February 29, 2024

First-of-its-kind Hormone Replacement Therapy Improves Symptoms in Patients with Adrenal Conditions

A groundbreaking hormone replacement therapy has demonstrated significant improvement in symptoms for patients with adrenal conditions. The therapy, developed by researchers at the University of Bristol, closely mimics the natural circadian and ultradian rhythms of hormones. The results of the clinical trial, led by the University of Bristol, have been published in the Journal of Internal Medicine.

Adrenal conditions, such as Addison’s disease and Congenital Adrenal Hyperplasia, often result in low levels of cortisol, a key hormone that plays a crucial role in regulating various processes in the body. When cortisol levels are low, patients can experience debilitating symptoms including fatigue, nausea, muscle weakness, low blood pressure, and depression. While these conditions are rare, they require lifelong daily hydrocortisone replacement therapy.

Although existing oral hormone replacement treatments can restore cortisol levels, they are associated with a reduced quality of life for patients. Researchers believe this is due to the current treatment’s failure to replicate the body’s natural physiological timing, leading to a lack of cortisol’s expected increase and the absence of its underlying ultradian and circadian rhythms.

The new therapy, called “Pulsatility,” is the result of a decade of research by the Bristol team. It delivers standard hydrocortisone replacement therapy to patients through a pump that more closely follows cortisol’s natural rhythmic secretion pattern. The pulsatile subcutaneous pump has shown promising results in its initial clinical trial.

During the six-week double-blinded PULSES trial, twenty participants between the ages of 18 and 64 with adrenal insufficiency conditions were evaluated. They were randomly assigned to receive either the pump therapy or the standard three times daily oral treatment with hydrocortisone replacement therapy. While the trial only measured psychological and metabolic symptoms, the results showed that the pump therapy led to a 10% decrease in fatigue, improved mood, and a 30% increase in energy levels in the morning, which is a critical time when many patients struggle. MRI scans of the patients also revealed changes in the way the brain processes emotional information.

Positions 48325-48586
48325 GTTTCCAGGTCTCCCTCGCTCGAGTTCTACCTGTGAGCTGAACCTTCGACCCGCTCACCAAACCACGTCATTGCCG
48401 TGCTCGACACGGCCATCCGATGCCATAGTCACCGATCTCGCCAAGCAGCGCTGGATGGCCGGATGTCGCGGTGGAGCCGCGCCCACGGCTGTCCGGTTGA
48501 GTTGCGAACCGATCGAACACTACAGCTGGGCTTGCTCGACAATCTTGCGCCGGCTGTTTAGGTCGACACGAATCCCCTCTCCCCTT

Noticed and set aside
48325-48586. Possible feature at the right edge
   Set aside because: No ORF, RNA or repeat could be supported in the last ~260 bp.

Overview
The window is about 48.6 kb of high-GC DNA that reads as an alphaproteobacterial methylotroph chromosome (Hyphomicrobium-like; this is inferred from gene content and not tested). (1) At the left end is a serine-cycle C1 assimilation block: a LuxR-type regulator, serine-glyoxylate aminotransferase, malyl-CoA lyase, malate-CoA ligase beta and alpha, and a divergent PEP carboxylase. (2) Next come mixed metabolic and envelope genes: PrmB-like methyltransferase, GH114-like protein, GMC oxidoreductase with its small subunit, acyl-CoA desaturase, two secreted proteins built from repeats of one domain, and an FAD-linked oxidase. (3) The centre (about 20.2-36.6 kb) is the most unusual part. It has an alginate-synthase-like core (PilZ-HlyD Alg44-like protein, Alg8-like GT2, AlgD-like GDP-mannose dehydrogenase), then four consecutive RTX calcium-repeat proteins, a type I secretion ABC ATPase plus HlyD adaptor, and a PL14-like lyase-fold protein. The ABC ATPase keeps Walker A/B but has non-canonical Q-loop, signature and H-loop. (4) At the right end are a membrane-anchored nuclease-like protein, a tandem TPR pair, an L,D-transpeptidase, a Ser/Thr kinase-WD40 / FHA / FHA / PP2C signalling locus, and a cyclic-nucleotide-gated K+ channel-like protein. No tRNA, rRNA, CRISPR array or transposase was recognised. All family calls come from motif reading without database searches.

Stafford Lightman, a neuroendocrinology expert and Professor of Medicine at Bristol Medical School, and one of the study’s lead authors, explained, “Besides the reduction in dosage, cortisol replacement has remained unchanged for many decades. It is widely recognized that current replacement therapy is unphysiological due to its lack of pre-awakening surge, ultradian rhythmicity, and post-dose supraphysiological peaks. The new therapy clearly shows that the timing of cortisol delivery – in line with the body’s own rhythmic pattern of cortisol secretion – is important for normal cognition and behavior.”

The findings support the use of hormone therapy that mimics natural physiological patterns and represent one of the most significant advancements in adrenal insufficiency treatment to date.

Joe Miles, a participant in the PULSES trial, described the therapy as life-changing. He noticed a rapid improvement compared to tablets during the trial and could not cope with returning to his previous condition after the study ended. As a result, he reached out to multiple doctors to have the therapy prescribed. Miles has been using the therapy for six years and has introduced it to others with Addison’s disease, all of whom have reported life-changing benefits.

Dr. Russell, another researcher involved in the trial, stated, “Approximately 1% of the UK population is taking steroids at any moment in time, and these individuals can experience debilitating psychological side effects. This trial has shown that even at physiological levels, brain functioning is disrupted, and that we need to explore not only the dose but the pattern of steroid delivery when considering any type of steroid treatment.”

The study was funded by the Medical Research Council and Bristol & Weston Hospitals Charity, formerly known as Above & Beyond. The research team now plans to conduct a larger trial that examines the personalization of steroid replacement therapy using hormone secretion patterns from over 200 healthy volunteers.